The Arrival of The TikTok Economy by@williammeller
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The Arrival of The TikTok Economy

by William MellerApril 21st, 2022
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The creator economy is a $104 billion market. For every million dollars that brands spend on TikTok, they’re seeing $7.2 millions back.

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On one side of the board game, we have influencers that practically allow brands and users to control their lives and the pace of their creativity for money. On the other side, brands and companies that are capable of everything to ensure that their products and services reach the right consumers and flourish their euphoric desire to buy a new thing.

Ok but… Marketing and advertising business hasn’t worked that way since, let’s see, always?

I was surprised to read the latest issue of Fortune magazine (October/November 2021) and see that the cover story was just titled “Welcome to the TikTok Economy”, by Jeffrey M. O’Brien.

Let’s be honest, it makes sense when we look at the recent report by Neo Ranch and Influencer Marketing Hub which shows that the creator economy is a $104 billion market.

In 2019, Rebecca Fannin was talking about the strategy behind TikTok’s global rise, considering that few tech startups have taken off as quickly as Beijing-based ByteDance, the creator of the highly popular 15-second video app, TikTok. In just two years, TikTok has emerged to rival companies like Netflix, YouTube, Snapchat, and Facebook with more than 1 billion downloads in 150 markets worldwide and 75 languages. On the app, homemade videos showcase everything from comedy to lip syncs to dog grooming tips that users create and share on their phones.

The Fortune’s article discuss with the executive Blake Chandlee, who believes the underlying business model of Facebook and its ilk — harnessing vast amounts of user data to deliver personalized ads — is falling out of favor, driven in part by the movement to allow consumers to control their data and manifested in, for instance, Apple’s security settings and the EU’s GDPR policies.

By contrast, Chandlee calls TikTok a “content graph” company whose primary goal is not to connect, but rather to entertain. The TikTok algorithm’s proficiency makes Facebook and Instagram seem like social media 1.0 in comparison. TikTok’s “For You” feed tends to be more explosive. It’s an auto-discovery engine, serving up a dopamine hit with every swipe. So TikTok is an awesome place for marketers if they’re brave enough to hand over their brand and let the audience run with it. A lot of brands are afraid to do that.

Top creators can earn tens of thousands of dollars for a single sponsored post. For brands, it’s even more lucrative. “For every million dollars that brands spend on influencer marketing on TikTok, they’re seeing $7.2 million in sales over the first 90 days,” says Seth Kean, CEO of ROI Influencer, a New York City company that measures engagement and sell-through across social media platforms, according to Fortune’s article.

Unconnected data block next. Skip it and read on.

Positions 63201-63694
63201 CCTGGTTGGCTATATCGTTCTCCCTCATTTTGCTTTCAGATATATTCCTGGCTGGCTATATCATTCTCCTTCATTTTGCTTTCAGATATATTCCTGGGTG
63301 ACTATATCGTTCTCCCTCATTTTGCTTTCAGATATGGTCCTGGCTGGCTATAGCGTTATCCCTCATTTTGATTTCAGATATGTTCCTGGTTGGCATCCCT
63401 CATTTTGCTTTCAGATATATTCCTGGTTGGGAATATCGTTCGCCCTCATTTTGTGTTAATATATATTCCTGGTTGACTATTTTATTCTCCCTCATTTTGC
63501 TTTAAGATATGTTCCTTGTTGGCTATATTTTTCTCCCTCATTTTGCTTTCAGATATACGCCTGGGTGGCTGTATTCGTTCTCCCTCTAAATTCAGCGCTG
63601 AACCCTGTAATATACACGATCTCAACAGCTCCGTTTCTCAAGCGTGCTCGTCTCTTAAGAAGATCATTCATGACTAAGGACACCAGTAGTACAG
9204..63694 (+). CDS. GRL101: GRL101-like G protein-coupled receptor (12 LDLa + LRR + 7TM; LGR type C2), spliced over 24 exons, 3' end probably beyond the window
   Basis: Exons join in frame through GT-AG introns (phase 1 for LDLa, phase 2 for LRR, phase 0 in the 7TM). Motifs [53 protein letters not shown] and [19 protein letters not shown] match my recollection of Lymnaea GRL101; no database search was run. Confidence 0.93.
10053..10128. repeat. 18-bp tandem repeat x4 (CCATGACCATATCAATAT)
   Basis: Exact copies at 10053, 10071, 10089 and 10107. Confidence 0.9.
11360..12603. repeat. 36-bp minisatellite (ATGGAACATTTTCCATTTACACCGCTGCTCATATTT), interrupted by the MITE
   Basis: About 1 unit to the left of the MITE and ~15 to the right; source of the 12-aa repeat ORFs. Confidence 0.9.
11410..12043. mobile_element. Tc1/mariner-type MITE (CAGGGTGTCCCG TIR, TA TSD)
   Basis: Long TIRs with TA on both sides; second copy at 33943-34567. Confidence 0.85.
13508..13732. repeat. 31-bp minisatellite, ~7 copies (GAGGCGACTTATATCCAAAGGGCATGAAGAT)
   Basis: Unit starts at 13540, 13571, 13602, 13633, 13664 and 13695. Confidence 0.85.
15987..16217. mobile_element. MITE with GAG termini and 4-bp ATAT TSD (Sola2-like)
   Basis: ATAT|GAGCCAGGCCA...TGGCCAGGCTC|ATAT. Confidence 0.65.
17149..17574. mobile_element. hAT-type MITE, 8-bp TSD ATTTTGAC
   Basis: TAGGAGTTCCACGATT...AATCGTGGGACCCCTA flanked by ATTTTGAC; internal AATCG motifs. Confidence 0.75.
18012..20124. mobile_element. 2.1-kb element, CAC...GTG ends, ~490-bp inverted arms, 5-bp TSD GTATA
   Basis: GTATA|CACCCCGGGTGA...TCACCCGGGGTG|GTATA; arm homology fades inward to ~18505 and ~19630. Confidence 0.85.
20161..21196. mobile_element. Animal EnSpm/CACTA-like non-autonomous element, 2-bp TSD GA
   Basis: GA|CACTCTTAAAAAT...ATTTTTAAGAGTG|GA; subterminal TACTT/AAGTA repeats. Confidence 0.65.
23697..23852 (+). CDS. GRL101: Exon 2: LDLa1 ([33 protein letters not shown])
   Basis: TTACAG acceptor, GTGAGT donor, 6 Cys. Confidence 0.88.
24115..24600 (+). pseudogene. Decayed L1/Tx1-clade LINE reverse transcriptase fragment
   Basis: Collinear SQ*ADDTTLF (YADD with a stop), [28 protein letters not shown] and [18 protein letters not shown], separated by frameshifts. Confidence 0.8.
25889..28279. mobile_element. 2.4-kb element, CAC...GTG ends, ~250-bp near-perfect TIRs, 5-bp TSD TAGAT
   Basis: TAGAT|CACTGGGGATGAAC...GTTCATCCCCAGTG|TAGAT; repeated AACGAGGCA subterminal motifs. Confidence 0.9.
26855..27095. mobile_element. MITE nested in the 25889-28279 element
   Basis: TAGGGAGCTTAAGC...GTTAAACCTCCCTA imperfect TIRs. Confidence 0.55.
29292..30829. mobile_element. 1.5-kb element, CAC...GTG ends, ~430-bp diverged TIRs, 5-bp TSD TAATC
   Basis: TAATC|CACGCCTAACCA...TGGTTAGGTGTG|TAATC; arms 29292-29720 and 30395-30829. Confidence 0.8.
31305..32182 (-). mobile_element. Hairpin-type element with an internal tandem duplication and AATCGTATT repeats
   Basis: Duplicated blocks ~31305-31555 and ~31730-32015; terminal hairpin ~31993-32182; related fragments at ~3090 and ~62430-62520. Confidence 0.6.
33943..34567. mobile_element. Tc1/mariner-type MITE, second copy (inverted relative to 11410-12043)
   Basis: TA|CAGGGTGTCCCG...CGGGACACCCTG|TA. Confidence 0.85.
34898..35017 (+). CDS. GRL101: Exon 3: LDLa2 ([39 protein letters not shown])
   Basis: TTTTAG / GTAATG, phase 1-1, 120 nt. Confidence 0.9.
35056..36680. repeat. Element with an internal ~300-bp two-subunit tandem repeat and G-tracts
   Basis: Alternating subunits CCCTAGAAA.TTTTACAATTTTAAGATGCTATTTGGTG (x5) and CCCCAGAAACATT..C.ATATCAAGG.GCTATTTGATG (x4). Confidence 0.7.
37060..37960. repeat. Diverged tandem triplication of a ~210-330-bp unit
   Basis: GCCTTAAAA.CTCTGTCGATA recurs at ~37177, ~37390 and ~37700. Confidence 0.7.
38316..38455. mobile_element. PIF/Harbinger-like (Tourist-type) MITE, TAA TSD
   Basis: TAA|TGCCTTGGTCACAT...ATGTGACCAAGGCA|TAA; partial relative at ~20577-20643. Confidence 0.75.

But Rebecca Jennings, in another article for Vox, remember that this new way of making dollars changes everything. Basically, what’s happening is that tech people are finally realizing that no one is going to use a new app unless there is a possibility of getting rich and/or famous off of it (an exaggeration, but also not), and so a slate of platforms are emerging to leverage that demand.

As Li Jin argued in the Harvard Business Review in December 2020, the gap between creators making a living off of their content and those barely making anything is widening. At this point, pretty much all the wealth is sprinkled among the very top tier of influencers. “The Charlis and Addisons will always emerge and exist, but it’s vital for creator platforms to provide paths for upward mobility and democratize opportunities to succeed,” Jin writes.

According to the article, there’s a lot more money in the Creator Economy than just the money going into it: “Last year, TikTok launched a Creator Fund to pay its users directly for popular content. Snapchat launched a similar program called Spotlight, which offers creators millions of dollars of compensation a month. This past week, Facebook, which owns Instagram, announced that it would pay out more than a billion dollars to users across its platforms by 2022.”

I’m curious to know when TikTok’s plateau moment and the creation of short videos will happen, as well as the microblog also reached its moment. But it doesn’t look like we’re close to this in the near future.

What do you think?

Originally published here.